Giving Books to Young Readers
When little Prince Nubine goes to sleep at night, he takes his brand new copy of "The Little Engine That Could" to bed with him. That's after going through the colorful pages a few more times, just for fun.
Since his mother started reading the book to him, Prince, who will be 2 years old at the end of the month, now recognizes trains and imitates their whistle, she said.
"He likes it," said Nancy Guilbert. "I read it to him every night."
The book is just the first of many for Prince, who, with his mom, are among the first to participate in a new program that delivers free books directly into the home for eligible children from birth to 5 years of age. The program gives them ready access to their own home library and a chance to develop literacy skills and a love of reading right from birth.
Launched last month by Read to Succeed Buffalo, with help from the Rotary Club of Buffalo and the Literacy Coalition, the Dolly Parton Imagination Library is targeted to children in the 14215 ZIP code area on Buffalo's East Side.
Anne Ryan, executive director of Read to Succeed Buffalo, a nonprofit dedicated to increasing early childhood literacy, said the program is going incredibly well.
"We already have 250 children registered," she said. "We'd hoped to have 500 for the whole year."
Armed with a$60,000 donation from the Rotary Club, the Buffalo agency was able to bring the Dolly Parton Imagination Library to families with children 5 and younger.
"I'm very excited about the quality of the books being provided," Ryan said.
She said more than 50 community agencies are helping to make the program a success.
"It's the ultimate collaboration," she said.
Research has shown that children who grow up with books in their homes typically reach higher education levels. But for some families struggling to make ends meet through difficult economic times, books at home can be a luxury.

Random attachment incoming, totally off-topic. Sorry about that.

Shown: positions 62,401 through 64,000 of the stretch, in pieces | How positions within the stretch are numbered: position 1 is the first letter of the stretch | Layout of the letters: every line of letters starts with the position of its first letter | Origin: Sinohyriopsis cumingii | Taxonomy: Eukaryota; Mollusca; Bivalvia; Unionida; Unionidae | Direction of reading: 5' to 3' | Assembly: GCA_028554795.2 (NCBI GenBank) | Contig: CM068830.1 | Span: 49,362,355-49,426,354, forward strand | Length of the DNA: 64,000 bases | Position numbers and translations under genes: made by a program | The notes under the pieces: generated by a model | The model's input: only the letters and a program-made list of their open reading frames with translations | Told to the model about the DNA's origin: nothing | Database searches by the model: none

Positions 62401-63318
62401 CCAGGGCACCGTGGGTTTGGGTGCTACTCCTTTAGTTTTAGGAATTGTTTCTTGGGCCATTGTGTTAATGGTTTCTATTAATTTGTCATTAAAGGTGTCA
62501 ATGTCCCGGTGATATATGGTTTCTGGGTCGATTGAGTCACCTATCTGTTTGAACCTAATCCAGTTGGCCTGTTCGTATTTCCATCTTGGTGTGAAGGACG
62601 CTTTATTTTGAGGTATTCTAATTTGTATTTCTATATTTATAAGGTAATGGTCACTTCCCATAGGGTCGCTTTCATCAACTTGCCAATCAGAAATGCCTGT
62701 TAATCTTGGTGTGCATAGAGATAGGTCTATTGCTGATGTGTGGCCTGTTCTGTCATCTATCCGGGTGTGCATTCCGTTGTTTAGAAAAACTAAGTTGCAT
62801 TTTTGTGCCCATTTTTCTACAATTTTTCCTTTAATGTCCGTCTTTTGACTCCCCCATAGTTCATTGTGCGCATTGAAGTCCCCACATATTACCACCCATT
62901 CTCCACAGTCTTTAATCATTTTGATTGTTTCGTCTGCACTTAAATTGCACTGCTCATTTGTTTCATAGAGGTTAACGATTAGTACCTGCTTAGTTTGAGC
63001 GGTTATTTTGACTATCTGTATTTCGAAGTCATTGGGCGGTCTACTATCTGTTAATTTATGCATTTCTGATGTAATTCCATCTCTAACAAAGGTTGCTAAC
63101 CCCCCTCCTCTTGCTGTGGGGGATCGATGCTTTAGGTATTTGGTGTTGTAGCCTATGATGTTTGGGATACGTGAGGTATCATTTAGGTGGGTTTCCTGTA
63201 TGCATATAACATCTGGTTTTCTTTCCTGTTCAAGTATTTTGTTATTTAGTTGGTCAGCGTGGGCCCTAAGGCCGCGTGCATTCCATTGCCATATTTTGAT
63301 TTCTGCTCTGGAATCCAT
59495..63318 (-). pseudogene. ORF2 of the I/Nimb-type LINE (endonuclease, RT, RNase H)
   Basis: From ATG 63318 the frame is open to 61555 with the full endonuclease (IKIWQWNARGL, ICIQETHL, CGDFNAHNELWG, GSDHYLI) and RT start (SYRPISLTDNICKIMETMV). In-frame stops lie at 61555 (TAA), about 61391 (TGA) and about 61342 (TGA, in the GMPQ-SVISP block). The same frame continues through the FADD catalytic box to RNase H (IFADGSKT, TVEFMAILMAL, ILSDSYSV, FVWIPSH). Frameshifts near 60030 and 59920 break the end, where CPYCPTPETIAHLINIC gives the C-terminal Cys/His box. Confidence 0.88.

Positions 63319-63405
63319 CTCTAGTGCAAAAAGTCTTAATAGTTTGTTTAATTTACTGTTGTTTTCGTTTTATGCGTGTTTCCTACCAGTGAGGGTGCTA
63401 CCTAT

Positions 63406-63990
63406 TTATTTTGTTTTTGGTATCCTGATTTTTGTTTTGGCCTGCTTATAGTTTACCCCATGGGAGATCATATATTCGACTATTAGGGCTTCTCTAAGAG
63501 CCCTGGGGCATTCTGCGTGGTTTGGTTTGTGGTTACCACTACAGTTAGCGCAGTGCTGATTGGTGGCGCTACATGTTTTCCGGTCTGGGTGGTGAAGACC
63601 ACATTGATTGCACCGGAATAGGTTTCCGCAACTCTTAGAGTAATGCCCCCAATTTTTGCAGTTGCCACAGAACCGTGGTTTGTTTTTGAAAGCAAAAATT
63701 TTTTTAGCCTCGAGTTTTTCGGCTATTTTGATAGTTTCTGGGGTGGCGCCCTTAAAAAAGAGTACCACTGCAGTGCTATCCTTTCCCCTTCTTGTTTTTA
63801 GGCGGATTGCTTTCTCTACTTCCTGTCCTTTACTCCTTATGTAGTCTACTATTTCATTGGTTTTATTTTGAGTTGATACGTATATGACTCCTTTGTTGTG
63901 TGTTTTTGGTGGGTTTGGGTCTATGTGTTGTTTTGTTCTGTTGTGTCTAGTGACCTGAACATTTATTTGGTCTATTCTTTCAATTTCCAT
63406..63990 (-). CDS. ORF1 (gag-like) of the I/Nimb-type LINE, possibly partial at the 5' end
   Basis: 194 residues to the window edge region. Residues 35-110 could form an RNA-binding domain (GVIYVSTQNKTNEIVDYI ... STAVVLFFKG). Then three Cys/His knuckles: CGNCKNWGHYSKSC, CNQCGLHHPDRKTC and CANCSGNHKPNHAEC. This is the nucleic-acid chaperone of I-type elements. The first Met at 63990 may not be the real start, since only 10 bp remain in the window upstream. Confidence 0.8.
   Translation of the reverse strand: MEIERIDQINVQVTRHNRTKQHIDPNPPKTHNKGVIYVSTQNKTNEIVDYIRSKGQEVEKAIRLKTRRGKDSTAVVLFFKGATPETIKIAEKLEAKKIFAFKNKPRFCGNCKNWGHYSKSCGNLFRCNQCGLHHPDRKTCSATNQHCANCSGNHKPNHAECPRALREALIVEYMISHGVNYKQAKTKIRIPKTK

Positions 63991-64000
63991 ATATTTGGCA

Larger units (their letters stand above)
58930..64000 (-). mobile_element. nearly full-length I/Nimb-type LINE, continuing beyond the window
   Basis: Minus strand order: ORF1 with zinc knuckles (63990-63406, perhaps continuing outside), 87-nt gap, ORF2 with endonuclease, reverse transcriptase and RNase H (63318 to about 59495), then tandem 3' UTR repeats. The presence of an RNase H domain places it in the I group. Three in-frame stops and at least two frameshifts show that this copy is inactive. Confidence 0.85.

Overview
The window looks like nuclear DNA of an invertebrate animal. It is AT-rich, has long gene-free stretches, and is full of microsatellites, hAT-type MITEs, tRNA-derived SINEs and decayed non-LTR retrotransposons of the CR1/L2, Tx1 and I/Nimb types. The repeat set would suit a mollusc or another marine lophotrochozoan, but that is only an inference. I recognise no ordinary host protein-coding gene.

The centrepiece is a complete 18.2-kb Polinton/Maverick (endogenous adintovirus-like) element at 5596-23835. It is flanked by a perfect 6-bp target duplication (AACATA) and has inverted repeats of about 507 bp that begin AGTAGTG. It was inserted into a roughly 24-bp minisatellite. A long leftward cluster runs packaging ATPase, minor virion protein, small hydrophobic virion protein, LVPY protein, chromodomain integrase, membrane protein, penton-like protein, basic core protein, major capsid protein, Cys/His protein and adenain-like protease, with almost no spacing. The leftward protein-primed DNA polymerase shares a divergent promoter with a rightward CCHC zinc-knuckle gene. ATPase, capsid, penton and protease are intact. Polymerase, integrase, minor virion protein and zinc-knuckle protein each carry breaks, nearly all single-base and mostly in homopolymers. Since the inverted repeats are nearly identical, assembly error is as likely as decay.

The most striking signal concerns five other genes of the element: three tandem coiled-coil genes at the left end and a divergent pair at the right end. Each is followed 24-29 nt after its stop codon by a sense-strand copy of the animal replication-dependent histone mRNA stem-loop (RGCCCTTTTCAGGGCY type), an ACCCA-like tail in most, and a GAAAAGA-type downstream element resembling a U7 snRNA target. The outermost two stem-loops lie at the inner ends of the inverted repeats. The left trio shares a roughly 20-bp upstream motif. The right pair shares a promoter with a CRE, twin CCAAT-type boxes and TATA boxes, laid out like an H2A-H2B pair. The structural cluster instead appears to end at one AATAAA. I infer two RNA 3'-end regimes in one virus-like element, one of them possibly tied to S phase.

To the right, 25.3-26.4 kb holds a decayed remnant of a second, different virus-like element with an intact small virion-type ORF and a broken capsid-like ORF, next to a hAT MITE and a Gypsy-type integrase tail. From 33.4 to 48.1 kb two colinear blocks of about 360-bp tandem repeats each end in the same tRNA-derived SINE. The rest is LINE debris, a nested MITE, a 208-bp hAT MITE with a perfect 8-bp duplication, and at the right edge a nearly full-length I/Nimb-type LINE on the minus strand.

Ryan said that in addition to strengthening the parent-child relationship, reading aloud to young children is a critical building block in their development, enhancing their vocabulary and building the skills they need to come to school ready to learn.
Guilbert heard of the program through her son's day care provider and was quickly hooked on the program.
"I do believe that reading is essential for kids," she said. "It's like a survival kit for life."
She herself had a hard time with reading while growing up.
"I struggled with reading, and I don't want them to go through the same thing, so I encourage my kids to read as much as they can," said Guilbert, who also has a school-age daughter.
She encourages other parents who qualify to get involved.
"It will help their children to increase their vocabulary skills and help them succeed in life," she said.
The only downside to the project, Ryan said, is that not all children are eligible. For those children, the Buffalo&Erie County Public Library has ordered extra copies of the books selected each month, and she encourages parents to visit the library.